Training for the Arts and Culture Sector
Article Index
Training for the Arts and Culture Sector
1.1 The Value of Arts and Culture
1.2 Advocacy in the Arts and Culture
1.3 Cultural Leadership
1.4 Impetus to Grow the Arts and Culture
2.1 Examples of Arts and Culture Awards
2.2 Top Non-Profit Organisations in the United States: Arts and Culture
2.3 Six Awesome Non-Profit Arts and Culture Websites
2.4 International Federation of Arts Councils and Culture Agencies (IFACCA)
2.5 Research and Development (R
3.1 International Museum Conference Winner: World-Class Learning Management System
3.2 World Cultures Institute: Enrichment Results from Diversity
3.3 The European Museum of the Year Awards
3.4 The European Museum of the Year Awards
3.5 The European Heritage Awards: Preserving Karthaia
3.6 The European Heritage Awards
4.1 Training and Planning for a New Museum
4.2 Museum Five-Year Human Capital Strategic Plan
4.3 Staff and Training in Regional Museums Publication
4.4 Working with People from Culturally Diverse Backgrounds
4.5 Arts and Culture Drive Economic Vitality
4.6 What Do Social-Sector Leaders Need to Succeed?
4.7 How Can You Make Public Libraries More Creative?
5.1 Training Programme (Tools and Activities) for Managing Cultural Diversity
5.2 Practical Human Resources Tools for the Cultural Sector
5.3 Approaches to Recruit and Retain Workers in Museums
5.4 Free Art and Culture Courses
5.5 Online Courses for Cultural Managers
5.6 Enhancing Cultural Competence in the Community
5.7 Promoting Participation in Creative Cultural Activity
5.8 National Art Strategies: Programmes, Tools, and Activities
5.9 Living Museum: A Successful Recruitment Approach to Attract People to Work
5.10 Standards and Best Practices for Museum Volunteer Programs
6.1 Cultural Organisations as Learning and Communication Environments
6.2 Quality Metrics in Arts and Cultural Work
6.3 Kirkpatricks Four-Level Training Evaluation Model
6.4 Top Ten Training Metrics
7. What do business leaders say about training for the arts and culture sector?
This report outlines the best practice research undertaken by BPIR.com in the area of training for the arts and culture sector. The best practices have been compiled under seven main headings. This layout is designed to enable you to scan subjects that are of interest to you and your organisation, quickly assess their importance, and download relevant information for further study or to share with your colleagues.

In This Report

  1. What does training for the arts and culture sector entail?
  2. Which organisations have received recognition for excellence in training for the arts and culture sector?
  3. How have organisations reached high levels of success in training for the arts and culture sector?
  4. What research has been undertaken into training for the arts and culture sector?
  5. What tools and methods are used to achieve high levels of success in training for the arts and culture sector?
  6. How can training for the arts and culture sector be measured?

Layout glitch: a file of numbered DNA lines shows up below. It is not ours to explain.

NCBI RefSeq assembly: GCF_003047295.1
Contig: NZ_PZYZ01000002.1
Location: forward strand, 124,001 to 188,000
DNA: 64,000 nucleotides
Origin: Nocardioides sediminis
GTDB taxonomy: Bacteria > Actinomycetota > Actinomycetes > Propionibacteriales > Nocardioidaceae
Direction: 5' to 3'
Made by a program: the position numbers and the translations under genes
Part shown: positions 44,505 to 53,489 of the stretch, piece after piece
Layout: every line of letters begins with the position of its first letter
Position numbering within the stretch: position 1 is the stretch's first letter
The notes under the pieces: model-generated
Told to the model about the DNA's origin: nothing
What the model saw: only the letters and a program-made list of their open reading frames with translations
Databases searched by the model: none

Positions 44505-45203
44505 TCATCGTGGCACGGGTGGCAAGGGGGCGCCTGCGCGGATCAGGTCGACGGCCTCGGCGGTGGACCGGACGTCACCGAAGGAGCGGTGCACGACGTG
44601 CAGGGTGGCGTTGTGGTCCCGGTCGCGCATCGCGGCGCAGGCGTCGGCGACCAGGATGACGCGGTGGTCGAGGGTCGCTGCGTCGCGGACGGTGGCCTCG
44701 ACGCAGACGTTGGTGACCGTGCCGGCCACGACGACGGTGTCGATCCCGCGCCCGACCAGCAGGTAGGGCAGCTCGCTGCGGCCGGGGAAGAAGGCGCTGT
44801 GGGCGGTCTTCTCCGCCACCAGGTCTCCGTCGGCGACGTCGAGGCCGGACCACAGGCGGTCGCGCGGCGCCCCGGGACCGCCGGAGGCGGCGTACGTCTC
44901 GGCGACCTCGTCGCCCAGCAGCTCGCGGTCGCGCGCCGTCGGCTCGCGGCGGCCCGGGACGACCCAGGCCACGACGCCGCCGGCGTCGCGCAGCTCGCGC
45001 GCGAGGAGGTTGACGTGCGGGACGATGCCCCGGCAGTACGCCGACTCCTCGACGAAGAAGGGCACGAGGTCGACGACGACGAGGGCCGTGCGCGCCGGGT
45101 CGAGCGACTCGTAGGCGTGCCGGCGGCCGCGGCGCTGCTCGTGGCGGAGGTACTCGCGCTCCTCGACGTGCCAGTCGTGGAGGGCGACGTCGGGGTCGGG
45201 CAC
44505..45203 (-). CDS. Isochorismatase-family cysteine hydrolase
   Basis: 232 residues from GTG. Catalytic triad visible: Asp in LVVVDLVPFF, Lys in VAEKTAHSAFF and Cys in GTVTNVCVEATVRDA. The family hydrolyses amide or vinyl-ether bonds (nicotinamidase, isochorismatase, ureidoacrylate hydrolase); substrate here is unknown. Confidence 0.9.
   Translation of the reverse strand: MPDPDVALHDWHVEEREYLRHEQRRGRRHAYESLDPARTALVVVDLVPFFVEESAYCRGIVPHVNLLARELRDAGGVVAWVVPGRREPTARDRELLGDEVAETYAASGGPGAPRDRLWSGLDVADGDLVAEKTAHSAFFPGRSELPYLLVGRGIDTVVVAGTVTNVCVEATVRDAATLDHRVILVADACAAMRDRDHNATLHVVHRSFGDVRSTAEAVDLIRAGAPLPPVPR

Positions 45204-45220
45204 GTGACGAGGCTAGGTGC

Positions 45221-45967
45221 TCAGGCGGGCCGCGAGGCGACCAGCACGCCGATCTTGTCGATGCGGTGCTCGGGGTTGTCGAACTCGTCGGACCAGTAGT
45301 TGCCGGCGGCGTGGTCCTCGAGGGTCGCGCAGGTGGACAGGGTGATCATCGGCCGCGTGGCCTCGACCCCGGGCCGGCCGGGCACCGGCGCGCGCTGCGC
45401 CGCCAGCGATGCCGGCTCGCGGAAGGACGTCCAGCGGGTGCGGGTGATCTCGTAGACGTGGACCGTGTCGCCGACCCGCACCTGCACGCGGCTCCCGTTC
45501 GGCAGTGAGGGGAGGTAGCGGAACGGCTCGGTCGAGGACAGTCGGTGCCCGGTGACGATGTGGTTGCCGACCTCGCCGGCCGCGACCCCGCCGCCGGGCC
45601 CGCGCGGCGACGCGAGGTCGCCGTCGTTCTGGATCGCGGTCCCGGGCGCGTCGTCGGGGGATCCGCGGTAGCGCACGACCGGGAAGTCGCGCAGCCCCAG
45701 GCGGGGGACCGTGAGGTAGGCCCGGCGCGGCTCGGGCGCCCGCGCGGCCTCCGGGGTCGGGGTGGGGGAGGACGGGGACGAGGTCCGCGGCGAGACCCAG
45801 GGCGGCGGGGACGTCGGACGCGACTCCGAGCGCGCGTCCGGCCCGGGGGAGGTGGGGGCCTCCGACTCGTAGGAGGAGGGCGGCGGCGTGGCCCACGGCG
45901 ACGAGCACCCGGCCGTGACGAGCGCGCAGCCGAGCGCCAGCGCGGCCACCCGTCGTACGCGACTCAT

7. What do business leaders say about training for the arts and culture sector?


The Definition

Defining “the arts” is a daunting task. It can refer to an expression of creative skill, imagination or value, which is usually presented in a visual form such as painting or an auditory form such as music. When these expressions interact with people, they create culture. This shapes many things about the human experience, including our beliefs and values, our attitudes and meanings, and our history and heritage.
The arts and culture sector may include literature, the visual arts, dance, music, museums, combined arts, theatre, design, building and architecture, exhibitions, and similar disciplines that have such a positive effect on the quality of life in our communities, societies and cities. Training in this sector is about learning and developing the skills and knowledge needed to improve, support, and carry out roles in the arts.

The Stage


Imagine any society without the influence of arts and culture. Imagine there are no more museums, theatres, dance, music or libraries; no more exhibitions or festivals. What is left? A society devoid of aspiration. A society devoid of identity.
The people responsible for our cultural heritage—the curators, staff and volunteers—need to be trained at every level to ensure they are at the forefront of artistic and cultural developments. The value of the arts lies in their ability to enrich not only our lives but also the economy. It is clearly important to provide those people and organisations that support and grow the arts with the investment they need. Training is a vital ingredient for nurturing and sustaining interest in arts and culture. Many curators and workers have to be constantly upskilled to keep abreast of evolving technologies and an ever-changing environment.
The impact of arts and culture can be measured by how they affect our economy, health and wellbeing, society, and education. In many ways, they can be considered a critical national resource, one that must be managed and nurtured.

 

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